"I doubt if many would have quibbled if Alastair Robertson had simply entitled this set Divas 2, such are the parallels between this session and that earlier release - not least in the quality of the outcome. My Kinda Love was recorded this summer, one year on from that 2013 set for the Perthshire-based label, and Tina May once again brings her classy delivery and improvisational flair to a well chosen set of familiar and not-so-familiar standards. Veteran saxophonist Frank Griffith leads a shifting cast of fine horn players through his accomplished arrangements, underpinned by a strong rhythm section which features John Pearce, Dave Green and Winston Clifford this time around. They add depth with a string quartet on four of the songs, while I'm Through With Love features May's lovely vocal accompanied only by Pearce's piano and an elegant flugelhorn solo from Janusz Carmello."
Les Tomkins provides the review in "The Jazz Rag" issue 134, Winter 2014 which is as follows :-
"This brings my total of excellent Tina May CDs on my immediate shelf to nine. It's her second for the Hep label, one year after Divas, which I reviewed in JR 129. American-born reedman Frank Griffith is again largely in charge of supplying imaginative settings for an inventive jazz singer.
As ever, Tina has selected some not-overdone standards for diverse treatment. Four with an eight piece include a Latin take on I Wish I Knew with her fervent phrasing and fine solo spots, such as John Pearce switching to Rhodes piano. On her vociferous Long Way From St. Louis, an extended scat exchange with the trumpet of Freddie Gavita is enjoyable. On S'posin', it's the voice of drummer Winston Clifford with which she scats happily, and the Griffith clarinet and Janusz Carmello's trumpet indulge in some fours with the drums before her second whole chorus, lyrically shared with Clifford. Tina's French/English delivery of If You Go is as expressive as expected, backed beautifully by Ian Laws on acoustic guitar, plus the rhythm trio that is buoyed by the time-honoured bass prescence of Dave Green.
The known songs are splendidly augmented on two of four that employ the sounds of the Bowfiddle String Quartet. I am gratified to have become familiar with the songwriting of the celebrated saxophonist/arranger Duncan Lamont, as well as his soloing and accompaniment skills. All are delectably heard here when Tin a gives her all to two of his ballads, Where Were You In April? and Manhattan In The Rain, the latter being a nicely-constructed story of a 'fleeting meeting'.
It's all good stuff, and strongly recommended, but part of performing is 'how you finish'. This accomplished lady finishes superbly, giving much appealing feeling to I'm Through With Love, with just the Pearce piano and the Carmello flugelhorn in perfect support."
"Eddie Thompson in the USA", Hep CD2100.
Eddie Thompson, one of the UKs finest jazz pianists, had a ten year stop over in New York before returning to the UK in 1972. He made some tracks in 1962 for a now defunct New York label with his trio. He also visited the west coast in 1975 and was recorded in concert as a soloist. This new CD combining these dates reminds us what a wonderful improvisor and artiste he was. This album will be available in late October just in time for a christmas present choice.
This CD contains the following tracks :- Cherry / How Are Things In Glocca Morra / Shepherds Pie Time / Mood For Teachers / Guess I'll Have To Hang My Tears Out To Dry / Baby Mine / Home Brew / Bread For Ed / Chili Con Carne / State Occasion / All Too Soon / Dancing On The Ceiling / Laura / St. Louis Blues / Liza.
Eddie Thompson - "All Too Soon"
"Music For Lost Souls and Wounded Birds", The Octets 1938-47. Hep CD 97/98.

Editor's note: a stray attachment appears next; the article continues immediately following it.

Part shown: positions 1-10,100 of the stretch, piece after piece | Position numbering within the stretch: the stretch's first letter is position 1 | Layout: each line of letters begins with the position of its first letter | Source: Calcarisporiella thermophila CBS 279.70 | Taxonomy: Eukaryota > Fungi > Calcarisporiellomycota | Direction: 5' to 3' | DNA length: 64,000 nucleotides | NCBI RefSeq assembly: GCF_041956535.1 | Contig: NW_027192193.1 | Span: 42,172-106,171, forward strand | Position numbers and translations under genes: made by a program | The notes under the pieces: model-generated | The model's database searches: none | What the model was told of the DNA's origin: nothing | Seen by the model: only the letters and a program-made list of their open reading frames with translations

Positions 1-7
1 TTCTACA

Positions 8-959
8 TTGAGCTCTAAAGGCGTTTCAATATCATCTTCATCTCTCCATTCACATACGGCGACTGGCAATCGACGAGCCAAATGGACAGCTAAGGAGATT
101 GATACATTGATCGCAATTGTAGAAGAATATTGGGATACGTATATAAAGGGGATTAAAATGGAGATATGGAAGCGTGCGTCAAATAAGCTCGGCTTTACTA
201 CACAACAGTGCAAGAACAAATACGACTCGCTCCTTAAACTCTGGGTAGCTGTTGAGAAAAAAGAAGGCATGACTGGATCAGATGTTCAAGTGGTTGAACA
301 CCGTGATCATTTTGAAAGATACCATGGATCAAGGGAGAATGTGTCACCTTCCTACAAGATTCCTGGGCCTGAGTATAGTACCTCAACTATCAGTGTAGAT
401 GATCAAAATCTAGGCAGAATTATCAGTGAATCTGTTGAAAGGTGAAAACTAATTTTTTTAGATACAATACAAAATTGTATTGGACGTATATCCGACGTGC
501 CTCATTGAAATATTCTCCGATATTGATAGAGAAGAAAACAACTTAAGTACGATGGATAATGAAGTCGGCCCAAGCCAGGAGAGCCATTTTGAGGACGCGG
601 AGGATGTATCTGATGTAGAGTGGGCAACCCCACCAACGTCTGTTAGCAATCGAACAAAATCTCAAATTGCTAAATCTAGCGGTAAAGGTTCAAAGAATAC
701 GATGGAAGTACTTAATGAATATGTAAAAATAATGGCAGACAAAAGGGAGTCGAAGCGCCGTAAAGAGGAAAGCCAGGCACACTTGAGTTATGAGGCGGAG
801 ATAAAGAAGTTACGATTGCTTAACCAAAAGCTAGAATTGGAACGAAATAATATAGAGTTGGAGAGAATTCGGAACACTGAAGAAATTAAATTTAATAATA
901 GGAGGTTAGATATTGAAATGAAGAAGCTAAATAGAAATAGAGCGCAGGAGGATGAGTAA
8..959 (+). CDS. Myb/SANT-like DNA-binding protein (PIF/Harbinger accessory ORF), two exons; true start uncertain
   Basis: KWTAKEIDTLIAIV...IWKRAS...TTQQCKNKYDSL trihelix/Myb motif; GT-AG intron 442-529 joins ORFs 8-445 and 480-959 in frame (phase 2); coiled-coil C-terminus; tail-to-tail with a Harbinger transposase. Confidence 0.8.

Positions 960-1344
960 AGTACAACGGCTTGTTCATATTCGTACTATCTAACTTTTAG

Alec Wilder, born 16th February 1907, remains one of the genuine mavericks of American Popular Music and also Modern Classical music. He had the advantages of priviledge, which he rejected early in adulthood, and his education was spasmodic including classes at the prestigious Eastman School of Music from which he did not graduate.
His mind seemed a veritable melting pot of jazz and classical forms. By the mid thirties it was the rhythmic jazz forms that took his attention. He moved to New York and mixed freely with many of the emerging talents of the day. By chance he met and collaborated with Mitch Miller, a leading oboeist, and the result was a batch of very curious vignettes comprised of woodwinds, bass, drums and harpsichord (certainly predating Artie Shaw's Gramercy Five) recorded for Columbia Records in 1938-9. The Octet recordings received quite a bit of interest if not exactly large sales as they were neither jazz nor classical but hovered in a musical no man's land. Much of the interest was aroused by the curious titles "Neurotic Goldfish" and "The House Detective Registers". The Octet also recorded with Mildred Bailey.
In the early forties he hit a rich vein with compositions like "Soft as Spring", "I'll Be Around", "Its so Peaceful in the Country" and "Who Can I Turn to" performed by many important artistes of the day such as Benny Goodman. The themes have a nostalgic wistfullness. He continued to move effortlessly between the jazz and classical worlds and became a favourite with Frank Sinatra and Tony Bennett in the late forties and early fifties. There were other artistes like Jackie Cain and husband Roy Kral, Marian McPartland, Zoot Sims, Dave Liebman and especially Marlene ver Planck who have featured his later work. Meanwhile his classical pieces were performed and recorded by the New York Brass Quintet, New York Woodwind Quintet and many other soloists.
He has also written the most important account of American Popular Songs 1900-1950. His music remains as intriguing today as when originally performed by the Octet over 70 years ago. This double CD collection chronicles the 1938-40 output and picks up some later compositions including Frank Sinatra conducting four modern pieces in 1945. He died on 24th December 1980.
Thanks to an agreement with the Mills Music Library, University of Wisconsin and the efforts of author Mike Zirpolo, Hep Records are happy to announce that a collection of broadcast performances by Bunny Berigan and his Orchestra from New York locations recorded during 1937-39 is now available. These performances reveal that the Berigan band was every bit the equal of the more celebrated Benny Goodman and Tommy Dorsey bands of the day. Thanks to Doug Pomeroy's audio restoration these can be greatly enjoyed.
For more details click on the album image above.
After a long period of unavailability the Hep Jazz CD 1023 "Rhythm Man" recorded in New York City during 1931-34 by Chick Webb has now been repressed. Apparently this will be a final repress so order early to avoid disappointment.
For more details click on the album image above.